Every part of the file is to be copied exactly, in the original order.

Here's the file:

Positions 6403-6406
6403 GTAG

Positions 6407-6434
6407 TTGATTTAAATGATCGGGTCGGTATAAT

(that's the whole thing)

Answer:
Positions 6403-6406
6403 GTAG

Positions 6407-6434
6407 TTGATTTAAATGATCGGGTCGGTATAAT